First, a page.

At the new Gantry 2 the first patient was treated in late 2013. Technological innovations in this new treatment room are based on many years of experience gained in the development and operation of Gantry 1.
Gantry 2 Facility
The speed of the beam delivery has been optimized : Gantry 2 uses two fast magnets with speeds of 1 to 2 cm / msec in the left-to-right and head-to-feet axes respectively to scan through the tumour. In the third dimension, the depth of penetration of the protons, the design of the beamline and gantry allows a change from one tumour layer to the next in about 100 msec (5 mm difference in proton range). Therefore “volumetric repainting” is possible, this means that during the same treatment the same volume is scanned through several times. This is an important approach to generate dose distributions that are less sensitive to organ motion.
The possibility of changing the beam intensity at high speed has also been implemented at the proton accelerator (cyclotron), although not yet used in patient treatments. This will enable so called "dose painting". Gantry 2 also has a parallel scanning system. However the size of the individual spots was reduced compared to Gantry 1 - even at low energies. The components in the nozzle are designed to have as little material as possible in the beam path. This maintains a small spot size at all energies (for 100-230 MeV, the width is <3-4 mm). The nozzle can be extended to reduce the air gap between the beam line exit window and the patient. The installation of collimators and compensators is also possible, if required.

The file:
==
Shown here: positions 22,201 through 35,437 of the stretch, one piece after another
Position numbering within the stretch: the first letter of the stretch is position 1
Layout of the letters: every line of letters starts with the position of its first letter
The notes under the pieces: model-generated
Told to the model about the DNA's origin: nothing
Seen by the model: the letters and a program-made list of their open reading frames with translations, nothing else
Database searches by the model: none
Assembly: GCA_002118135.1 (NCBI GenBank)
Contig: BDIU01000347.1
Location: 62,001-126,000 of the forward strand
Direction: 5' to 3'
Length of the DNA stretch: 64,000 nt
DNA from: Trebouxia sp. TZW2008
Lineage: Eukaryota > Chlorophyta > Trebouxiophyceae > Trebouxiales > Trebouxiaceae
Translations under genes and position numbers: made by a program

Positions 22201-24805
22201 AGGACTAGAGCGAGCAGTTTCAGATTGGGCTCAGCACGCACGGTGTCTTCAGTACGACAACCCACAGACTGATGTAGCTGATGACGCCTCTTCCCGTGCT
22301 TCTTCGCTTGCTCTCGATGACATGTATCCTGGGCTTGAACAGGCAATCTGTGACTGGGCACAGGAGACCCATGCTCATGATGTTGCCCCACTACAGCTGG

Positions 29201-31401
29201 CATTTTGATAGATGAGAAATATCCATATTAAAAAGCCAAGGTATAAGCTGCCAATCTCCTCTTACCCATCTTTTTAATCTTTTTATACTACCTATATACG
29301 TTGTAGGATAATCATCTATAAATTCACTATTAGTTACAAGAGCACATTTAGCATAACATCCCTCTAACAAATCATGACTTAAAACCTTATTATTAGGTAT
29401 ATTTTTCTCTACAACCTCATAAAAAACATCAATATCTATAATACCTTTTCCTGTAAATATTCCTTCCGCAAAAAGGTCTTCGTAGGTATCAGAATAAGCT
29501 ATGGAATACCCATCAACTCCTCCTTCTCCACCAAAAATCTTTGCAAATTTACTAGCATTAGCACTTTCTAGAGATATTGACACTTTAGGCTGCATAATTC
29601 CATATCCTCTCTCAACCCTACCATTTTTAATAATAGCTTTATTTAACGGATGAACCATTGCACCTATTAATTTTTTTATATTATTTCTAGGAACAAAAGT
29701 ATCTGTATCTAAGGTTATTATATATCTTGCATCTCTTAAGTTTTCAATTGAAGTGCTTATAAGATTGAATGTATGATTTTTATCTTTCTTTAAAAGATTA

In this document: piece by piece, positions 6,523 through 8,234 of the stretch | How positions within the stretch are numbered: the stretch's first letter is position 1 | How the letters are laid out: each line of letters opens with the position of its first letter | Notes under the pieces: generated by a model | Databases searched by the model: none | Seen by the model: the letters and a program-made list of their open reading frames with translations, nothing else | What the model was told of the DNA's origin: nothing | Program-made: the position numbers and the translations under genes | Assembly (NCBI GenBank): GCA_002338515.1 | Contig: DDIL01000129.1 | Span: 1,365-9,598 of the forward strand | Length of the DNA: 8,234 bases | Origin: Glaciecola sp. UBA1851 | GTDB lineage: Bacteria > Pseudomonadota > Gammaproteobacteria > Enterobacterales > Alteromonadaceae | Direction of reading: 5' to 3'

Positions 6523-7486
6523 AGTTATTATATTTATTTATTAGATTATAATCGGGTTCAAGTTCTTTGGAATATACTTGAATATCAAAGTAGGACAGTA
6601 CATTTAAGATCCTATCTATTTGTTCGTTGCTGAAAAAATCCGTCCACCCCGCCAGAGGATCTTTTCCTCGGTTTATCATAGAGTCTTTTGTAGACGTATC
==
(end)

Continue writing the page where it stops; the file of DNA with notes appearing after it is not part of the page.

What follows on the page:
A further notable development is the in-room imaging available: an in-room sliding CT is used for treatment planning and the daily verification of the patient position and includes the possibility to perform time-resolved imaging, "4D imaging". In addition, there is another x-ray system mounted on the gantry itself, which takes images in the direction of the proton beam ("beams eye view"). This provides increased precision and quality assurance, in particular in the treatment of moving tumours.